Caro was the first to scoop the spoonfuls of dough on to the tray. She put them super close together, and we had to tell her more than once to give them lots of room. She looked confused, but tried to separate them more. She soon found out why. After pulling out tray the containing a warm, gooey, amazingly-scented mass she learned that normal size American cookies are bigger than German ones. They are used to cookies similar to the size of store bought cookies – and not the big kind. Her mom’s first comment (after the delicious smell) was on the large size of the cookies. No wonder Americans are fatter! Germans eat bigger portions at dinner, but they don’t seem to snack often and their desserts are smaller and a lot less sweet. Can you believe it? This family had NEVER experienced homemade chocolate chip cookies. I used to think Germany was more civilized, but I’ve even had chocolate chip cookies in the Philippines! I spent a lot of words describing these few hours of baking, but it was really fun to bake with friends and unusual to bake in a different culture.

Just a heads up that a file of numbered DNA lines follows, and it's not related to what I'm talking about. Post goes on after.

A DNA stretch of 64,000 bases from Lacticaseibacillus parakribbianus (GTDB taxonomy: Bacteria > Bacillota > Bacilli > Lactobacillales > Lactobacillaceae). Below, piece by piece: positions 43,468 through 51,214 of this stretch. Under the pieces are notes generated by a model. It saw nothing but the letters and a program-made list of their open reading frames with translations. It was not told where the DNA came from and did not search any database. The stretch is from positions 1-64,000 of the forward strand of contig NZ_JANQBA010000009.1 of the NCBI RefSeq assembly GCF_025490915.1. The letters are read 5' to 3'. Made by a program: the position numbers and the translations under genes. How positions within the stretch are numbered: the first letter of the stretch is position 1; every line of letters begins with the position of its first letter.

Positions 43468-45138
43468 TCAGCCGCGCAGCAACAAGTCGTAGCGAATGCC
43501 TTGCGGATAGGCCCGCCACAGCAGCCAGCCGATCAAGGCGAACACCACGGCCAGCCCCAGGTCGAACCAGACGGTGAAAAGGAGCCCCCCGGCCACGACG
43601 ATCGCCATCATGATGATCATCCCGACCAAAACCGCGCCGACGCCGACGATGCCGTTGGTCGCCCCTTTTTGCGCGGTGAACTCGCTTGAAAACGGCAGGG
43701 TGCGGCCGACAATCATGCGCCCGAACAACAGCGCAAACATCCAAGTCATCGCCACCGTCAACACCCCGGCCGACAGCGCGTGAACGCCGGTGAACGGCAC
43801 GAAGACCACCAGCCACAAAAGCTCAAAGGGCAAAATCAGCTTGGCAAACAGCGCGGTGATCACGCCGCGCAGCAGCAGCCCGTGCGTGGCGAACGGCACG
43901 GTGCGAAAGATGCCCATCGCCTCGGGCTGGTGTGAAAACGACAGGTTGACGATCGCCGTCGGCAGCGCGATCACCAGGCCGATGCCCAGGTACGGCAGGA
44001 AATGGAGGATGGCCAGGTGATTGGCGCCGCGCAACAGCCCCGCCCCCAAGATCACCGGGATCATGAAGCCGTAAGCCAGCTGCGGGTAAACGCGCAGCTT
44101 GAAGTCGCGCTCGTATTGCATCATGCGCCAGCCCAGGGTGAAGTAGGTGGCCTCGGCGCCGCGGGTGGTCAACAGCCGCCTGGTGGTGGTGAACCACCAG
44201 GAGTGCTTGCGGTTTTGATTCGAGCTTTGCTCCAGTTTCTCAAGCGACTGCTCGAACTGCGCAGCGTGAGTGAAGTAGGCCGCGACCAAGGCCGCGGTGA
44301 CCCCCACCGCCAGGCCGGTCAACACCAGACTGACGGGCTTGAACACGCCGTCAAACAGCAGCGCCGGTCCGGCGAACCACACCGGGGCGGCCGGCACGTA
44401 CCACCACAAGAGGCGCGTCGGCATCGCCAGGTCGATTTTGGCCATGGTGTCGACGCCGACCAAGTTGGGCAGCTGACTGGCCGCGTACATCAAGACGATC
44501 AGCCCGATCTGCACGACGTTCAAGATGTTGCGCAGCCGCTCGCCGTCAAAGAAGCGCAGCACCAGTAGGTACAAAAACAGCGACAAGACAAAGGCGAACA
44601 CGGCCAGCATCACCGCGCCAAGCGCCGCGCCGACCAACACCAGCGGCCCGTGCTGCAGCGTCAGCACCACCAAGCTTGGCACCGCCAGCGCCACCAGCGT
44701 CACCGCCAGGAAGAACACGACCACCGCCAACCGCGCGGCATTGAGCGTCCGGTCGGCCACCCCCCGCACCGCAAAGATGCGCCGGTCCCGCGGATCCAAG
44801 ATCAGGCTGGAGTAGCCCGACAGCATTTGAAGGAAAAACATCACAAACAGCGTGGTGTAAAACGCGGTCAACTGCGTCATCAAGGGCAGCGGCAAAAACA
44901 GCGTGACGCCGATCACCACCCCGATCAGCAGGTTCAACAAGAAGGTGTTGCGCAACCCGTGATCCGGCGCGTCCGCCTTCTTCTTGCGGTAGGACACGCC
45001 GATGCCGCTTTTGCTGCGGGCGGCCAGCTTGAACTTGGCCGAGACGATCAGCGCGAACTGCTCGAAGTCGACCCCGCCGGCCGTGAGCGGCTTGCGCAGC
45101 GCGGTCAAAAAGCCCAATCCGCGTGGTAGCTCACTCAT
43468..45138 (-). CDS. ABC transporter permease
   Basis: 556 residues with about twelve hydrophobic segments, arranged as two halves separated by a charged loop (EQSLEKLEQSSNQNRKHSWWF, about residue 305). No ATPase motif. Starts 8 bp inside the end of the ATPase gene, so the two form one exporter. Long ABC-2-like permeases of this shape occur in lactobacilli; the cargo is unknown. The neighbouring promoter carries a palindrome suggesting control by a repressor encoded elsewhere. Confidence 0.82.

Wednesday, November 2, 2011